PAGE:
A man was out for a morning run at Canada’s Elk Island National Park when a bison charged him, goring him in the rear end. The man and his wife were camping at the park’s campground. The man apparently left his wife sleeping in the tent when he went out for a morning jog and was attacked. He ended up in the hospital. For more information click here.
Have you ever been on a Pacific coast vacation and decided to take a whale viewing boat to sea? A story was in the Canadian news last week that showed 10 boats chasing around a pod of Orcas, and is triggering a discussion about whether the whale watching business needs greater regulation. Some residents of British Columbia said they have seen 25 boats chasing around the giants for whale watching tourists. Because of this some predict tough new regulations out of Canada in the fall, with Washington state also studying the issue. Click here to read more.
This portion of the Podcast is brought to you by Campers Inn, the RVer’s trusted resource for over 50 years, the nation’s largest family-operated RV dealership with 19 locations and growing
JENNIFER’S TIP OF THE WEEK [spp-timestamp time=”15:06″]
Do you have a favorite campground where you return to again and again? You may visit annually, or maybe once every couple years. But have you ever started to make reservations at a favorite spot only to find you can’t remember which sites were the best – and which were the ones to avoid.
Well, I recently stumbled across something on the internet that offers just the fix. It is a campground review sheet I found on a website called “All Those Details” produced by a woman named Sarah in the California bay area.
The sheets contain prompts where you write down the name of the campground, the dates you visited, the good and bad spots, where the closest diesel selling gas station is located, and other such details.
The page includes suggestions on what to list in each category. For example, under general details Sarah recommends describing such things as the shower and toilet condition, water source, and if it is quiet at night.
In the spot for site details, Sarah recommends writing about how level the site is, how close the neighbors are and maybe something on the firepit.
The sheets on this website can be printed, easily filled out, then stored in a three ring binder. And the best part? it is completely free!
I could also see recording such information electronically on a database you create and keeping with you on your computer. And if you are boondocking, versus staying at an official campground, recording descriptions of where you are so you can find it again could still be helpful.
I thought the idea of having an organized system for taking notes on the campgrounds we visit was excellent. I am looking forward to printing some of these sheets, and using them to better remember places in the future.
Here’s a link to the sheets that you can download – http://www.allthosedetails.com/campground-reviews/#more-1012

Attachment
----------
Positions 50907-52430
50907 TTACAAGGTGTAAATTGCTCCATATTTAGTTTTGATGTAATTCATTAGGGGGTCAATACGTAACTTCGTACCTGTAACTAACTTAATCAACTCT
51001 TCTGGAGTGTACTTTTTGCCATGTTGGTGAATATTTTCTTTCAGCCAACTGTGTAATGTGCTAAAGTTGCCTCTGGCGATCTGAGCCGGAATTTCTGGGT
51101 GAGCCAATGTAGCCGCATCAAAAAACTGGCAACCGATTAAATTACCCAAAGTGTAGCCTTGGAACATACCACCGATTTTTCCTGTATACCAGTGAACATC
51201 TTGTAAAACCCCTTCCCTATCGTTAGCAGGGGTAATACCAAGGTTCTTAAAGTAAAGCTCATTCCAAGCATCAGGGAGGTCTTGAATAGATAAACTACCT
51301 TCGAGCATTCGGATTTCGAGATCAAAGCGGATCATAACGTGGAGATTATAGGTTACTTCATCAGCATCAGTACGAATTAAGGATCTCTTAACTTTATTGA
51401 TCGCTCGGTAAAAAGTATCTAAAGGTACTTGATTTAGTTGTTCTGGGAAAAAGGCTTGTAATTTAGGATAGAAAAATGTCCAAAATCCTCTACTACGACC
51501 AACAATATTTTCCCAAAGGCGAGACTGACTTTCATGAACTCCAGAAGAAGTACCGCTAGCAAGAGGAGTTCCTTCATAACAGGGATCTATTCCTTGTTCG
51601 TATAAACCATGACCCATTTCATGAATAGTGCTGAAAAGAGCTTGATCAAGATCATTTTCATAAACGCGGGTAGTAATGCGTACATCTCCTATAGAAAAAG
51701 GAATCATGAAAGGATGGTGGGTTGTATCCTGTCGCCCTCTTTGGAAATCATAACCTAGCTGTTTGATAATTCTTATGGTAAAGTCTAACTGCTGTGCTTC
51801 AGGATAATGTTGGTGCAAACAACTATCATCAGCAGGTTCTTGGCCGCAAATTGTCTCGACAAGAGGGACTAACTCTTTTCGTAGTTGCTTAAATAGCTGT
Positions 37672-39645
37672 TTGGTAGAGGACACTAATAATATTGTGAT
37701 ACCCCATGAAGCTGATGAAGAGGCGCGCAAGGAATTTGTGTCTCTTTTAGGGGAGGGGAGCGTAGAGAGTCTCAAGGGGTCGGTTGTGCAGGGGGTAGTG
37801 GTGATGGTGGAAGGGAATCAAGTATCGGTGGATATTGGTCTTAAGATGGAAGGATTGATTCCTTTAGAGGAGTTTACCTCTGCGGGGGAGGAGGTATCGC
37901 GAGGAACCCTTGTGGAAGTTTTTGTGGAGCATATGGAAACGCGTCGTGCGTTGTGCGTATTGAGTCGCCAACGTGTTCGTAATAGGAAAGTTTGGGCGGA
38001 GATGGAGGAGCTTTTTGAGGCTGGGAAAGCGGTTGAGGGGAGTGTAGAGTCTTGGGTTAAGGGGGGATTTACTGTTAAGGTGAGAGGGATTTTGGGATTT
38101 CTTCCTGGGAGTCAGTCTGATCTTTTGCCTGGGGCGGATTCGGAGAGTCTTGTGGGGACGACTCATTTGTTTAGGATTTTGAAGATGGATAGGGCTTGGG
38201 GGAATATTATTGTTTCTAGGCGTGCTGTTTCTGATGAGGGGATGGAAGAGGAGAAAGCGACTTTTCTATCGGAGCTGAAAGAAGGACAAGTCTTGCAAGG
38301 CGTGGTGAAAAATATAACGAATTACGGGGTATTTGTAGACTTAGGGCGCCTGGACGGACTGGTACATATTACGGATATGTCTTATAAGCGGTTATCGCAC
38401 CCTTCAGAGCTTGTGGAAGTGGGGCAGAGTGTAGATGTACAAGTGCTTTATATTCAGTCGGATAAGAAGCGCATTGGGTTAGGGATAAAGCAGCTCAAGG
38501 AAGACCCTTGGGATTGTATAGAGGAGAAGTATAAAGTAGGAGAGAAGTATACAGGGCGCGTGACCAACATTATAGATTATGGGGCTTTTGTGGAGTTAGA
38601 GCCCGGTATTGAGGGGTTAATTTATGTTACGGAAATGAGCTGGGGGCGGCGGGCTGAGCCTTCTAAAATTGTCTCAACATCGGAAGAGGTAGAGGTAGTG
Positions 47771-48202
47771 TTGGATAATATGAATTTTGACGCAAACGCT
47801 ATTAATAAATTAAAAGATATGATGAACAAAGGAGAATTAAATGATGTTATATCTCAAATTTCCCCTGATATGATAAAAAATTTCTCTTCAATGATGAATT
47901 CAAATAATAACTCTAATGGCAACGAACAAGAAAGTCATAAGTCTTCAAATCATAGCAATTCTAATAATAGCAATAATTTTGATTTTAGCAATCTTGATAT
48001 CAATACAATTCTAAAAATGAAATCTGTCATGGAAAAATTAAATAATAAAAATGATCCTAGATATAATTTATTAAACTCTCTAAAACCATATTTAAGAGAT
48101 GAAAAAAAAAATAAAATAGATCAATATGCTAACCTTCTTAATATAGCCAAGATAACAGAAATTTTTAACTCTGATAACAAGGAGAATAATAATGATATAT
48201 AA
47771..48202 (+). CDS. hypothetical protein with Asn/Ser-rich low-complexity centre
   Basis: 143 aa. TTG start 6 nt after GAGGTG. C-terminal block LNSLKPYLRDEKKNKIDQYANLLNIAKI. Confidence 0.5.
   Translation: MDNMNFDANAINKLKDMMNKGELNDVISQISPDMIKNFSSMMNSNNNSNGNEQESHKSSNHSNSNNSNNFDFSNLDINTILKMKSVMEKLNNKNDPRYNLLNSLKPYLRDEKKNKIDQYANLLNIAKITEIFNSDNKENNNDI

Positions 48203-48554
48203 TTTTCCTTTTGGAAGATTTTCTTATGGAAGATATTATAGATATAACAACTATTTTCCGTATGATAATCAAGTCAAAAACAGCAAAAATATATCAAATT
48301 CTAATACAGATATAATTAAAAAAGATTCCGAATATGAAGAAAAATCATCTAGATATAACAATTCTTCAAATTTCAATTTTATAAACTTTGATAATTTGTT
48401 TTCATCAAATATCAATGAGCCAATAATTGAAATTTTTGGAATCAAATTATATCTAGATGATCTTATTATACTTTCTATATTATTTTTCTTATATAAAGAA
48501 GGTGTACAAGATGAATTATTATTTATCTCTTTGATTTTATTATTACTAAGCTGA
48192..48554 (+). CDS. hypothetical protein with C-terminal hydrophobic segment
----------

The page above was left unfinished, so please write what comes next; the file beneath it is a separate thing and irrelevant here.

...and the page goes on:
And be sure to send me your tips and suggestions for the RV lifestyle. You can use the “Leave Voicemail” link at Roadtreking.com. Just click it and then use the built-in microphone on your computer or mobile devise to record a message to me. You can do it over as many times as you want, until you are satisfied. And then you just click a button and it comes right to my email inbox.
I love hearing from you!
Jennifer’s tip of the week is brought to you by RadPower Bikes ,an electric bike manufacturer offering direct to consumer pricing on powerful premium electric bikes. Now with free shipping To see our Rad Power Bikes in action, just click here. Visit WWW.RADPOWERBIKES.COM
LISTENER QUESTIONS OF THE WEEK [spp-timestamp time=”20:27″]
Joseph wants to retire and travel in an RV across the country, maybe settling down someplace nice for six months of the year. But his wife is not on the same page. He is asking for advice. We jump in both feet.
Dena is seeking info on the RV parks we stay at as we travel and wants us to share a list. Since we never know where we will stay until we’re there, we can’t help much. We share our style of traveling.
Lois asks about the American Coach Patriot and wonders what we think about it. We will soon have a video on the Patriot Cruiser model. We give some quick impressions. Made by the REV Group, formerly Allied Specialty Vehicles, we saw them at an RV show in Phoenix a few weeks ago. The parent company makes buses, fire and emergency vehicles and now luxury conversion vehicles after some corporate acquisitions. They have Class A, C and B RVs…Besides American Coach, they have own the Fleetwood, Monaco and Holiday Rambler brands. Their Class B vans came from their acquisition of Midwest Automotive Designs, a super nice Class B and Luxuty van manufacturer in Elkhart, IN. We were very impressed by what we saw. That video on the Patriot model will be coming in a couple weeks to our YouTube Channel at RVLifestyleChannel.com. Subscribe and click the little bell icon when you do and you will be notified of new videos as they are released.